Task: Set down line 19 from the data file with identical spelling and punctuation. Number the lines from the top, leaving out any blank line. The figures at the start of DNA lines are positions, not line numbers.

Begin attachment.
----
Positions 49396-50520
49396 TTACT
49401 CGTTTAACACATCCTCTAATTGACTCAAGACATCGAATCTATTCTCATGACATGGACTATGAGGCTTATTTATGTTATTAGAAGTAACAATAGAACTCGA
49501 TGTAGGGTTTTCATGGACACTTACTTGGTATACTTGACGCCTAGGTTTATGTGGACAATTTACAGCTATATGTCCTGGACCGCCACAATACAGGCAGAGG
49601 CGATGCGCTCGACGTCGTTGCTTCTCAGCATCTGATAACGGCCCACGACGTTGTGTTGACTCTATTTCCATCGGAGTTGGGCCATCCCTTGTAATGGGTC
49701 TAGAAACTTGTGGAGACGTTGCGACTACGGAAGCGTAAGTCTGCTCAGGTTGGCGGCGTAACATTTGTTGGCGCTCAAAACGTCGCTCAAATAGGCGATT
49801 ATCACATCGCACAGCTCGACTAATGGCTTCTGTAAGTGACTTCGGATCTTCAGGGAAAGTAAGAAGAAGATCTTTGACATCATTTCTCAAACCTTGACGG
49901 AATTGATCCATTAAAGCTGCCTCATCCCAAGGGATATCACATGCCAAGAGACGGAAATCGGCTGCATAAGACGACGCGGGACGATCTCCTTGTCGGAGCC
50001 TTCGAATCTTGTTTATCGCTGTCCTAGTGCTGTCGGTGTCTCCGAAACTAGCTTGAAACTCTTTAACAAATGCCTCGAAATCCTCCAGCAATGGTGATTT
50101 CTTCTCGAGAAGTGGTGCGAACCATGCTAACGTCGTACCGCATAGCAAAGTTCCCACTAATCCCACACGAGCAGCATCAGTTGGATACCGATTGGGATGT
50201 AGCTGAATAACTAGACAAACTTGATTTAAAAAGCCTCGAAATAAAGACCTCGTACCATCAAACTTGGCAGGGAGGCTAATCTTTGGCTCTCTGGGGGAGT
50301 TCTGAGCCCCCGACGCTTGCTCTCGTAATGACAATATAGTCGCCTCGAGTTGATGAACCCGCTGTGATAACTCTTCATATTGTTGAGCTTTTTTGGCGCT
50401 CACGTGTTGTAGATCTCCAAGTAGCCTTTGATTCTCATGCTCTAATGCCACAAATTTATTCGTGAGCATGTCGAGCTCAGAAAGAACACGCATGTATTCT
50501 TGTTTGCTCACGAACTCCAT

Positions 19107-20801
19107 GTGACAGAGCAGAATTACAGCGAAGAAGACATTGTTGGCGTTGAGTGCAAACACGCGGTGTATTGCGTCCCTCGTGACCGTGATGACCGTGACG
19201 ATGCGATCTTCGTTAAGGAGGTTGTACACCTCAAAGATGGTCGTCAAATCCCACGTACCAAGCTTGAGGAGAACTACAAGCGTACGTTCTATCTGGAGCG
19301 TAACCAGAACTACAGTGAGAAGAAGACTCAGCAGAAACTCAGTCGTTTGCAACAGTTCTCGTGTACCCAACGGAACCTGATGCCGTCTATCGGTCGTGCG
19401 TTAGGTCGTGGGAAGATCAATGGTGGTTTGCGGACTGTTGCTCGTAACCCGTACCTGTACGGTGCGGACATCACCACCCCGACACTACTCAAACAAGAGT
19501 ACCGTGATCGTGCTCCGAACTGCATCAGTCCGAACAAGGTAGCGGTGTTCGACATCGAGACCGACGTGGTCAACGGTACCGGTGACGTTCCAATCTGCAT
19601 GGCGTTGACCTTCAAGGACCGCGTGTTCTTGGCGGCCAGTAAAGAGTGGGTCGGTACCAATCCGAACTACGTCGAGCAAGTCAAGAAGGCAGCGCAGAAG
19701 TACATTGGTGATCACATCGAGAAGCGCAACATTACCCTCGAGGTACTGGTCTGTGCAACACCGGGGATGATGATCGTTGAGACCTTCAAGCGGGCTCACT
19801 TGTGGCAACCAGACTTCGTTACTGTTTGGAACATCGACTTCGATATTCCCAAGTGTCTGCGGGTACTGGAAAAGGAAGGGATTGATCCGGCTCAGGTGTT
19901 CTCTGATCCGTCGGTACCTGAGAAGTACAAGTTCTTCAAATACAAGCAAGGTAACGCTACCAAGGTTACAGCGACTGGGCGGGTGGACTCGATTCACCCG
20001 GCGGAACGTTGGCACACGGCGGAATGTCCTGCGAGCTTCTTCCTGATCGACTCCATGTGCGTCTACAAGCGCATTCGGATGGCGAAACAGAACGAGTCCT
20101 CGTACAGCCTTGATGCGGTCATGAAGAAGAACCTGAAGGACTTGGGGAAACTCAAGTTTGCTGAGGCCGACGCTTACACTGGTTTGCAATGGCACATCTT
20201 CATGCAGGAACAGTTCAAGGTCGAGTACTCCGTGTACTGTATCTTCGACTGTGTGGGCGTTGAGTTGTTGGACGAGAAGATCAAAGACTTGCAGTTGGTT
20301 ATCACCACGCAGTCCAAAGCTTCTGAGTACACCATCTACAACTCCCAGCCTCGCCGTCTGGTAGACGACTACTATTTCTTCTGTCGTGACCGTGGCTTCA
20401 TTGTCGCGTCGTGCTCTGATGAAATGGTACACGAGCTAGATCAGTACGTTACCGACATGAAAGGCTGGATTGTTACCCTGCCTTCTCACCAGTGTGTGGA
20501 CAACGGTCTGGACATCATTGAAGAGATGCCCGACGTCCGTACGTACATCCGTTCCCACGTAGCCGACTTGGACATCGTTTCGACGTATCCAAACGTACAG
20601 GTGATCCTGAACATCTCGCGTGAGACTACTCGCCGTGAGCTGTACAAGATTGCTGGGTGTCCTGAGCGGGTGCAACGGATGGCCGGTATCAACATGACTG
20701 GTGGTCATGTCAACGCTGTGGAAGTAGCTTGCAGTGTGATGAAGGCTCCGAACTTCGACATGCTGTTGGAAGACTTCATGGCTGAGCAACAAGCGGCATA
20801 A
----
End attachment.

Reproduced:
19401 TTAGGTCGTGGGAAGATCAATGGTGGTTTGCGGACTGTTGCTCGTAACCCGTACCTGTACGGTGCGGACATCACCACCCCGACACTACTCAAACAAGAGT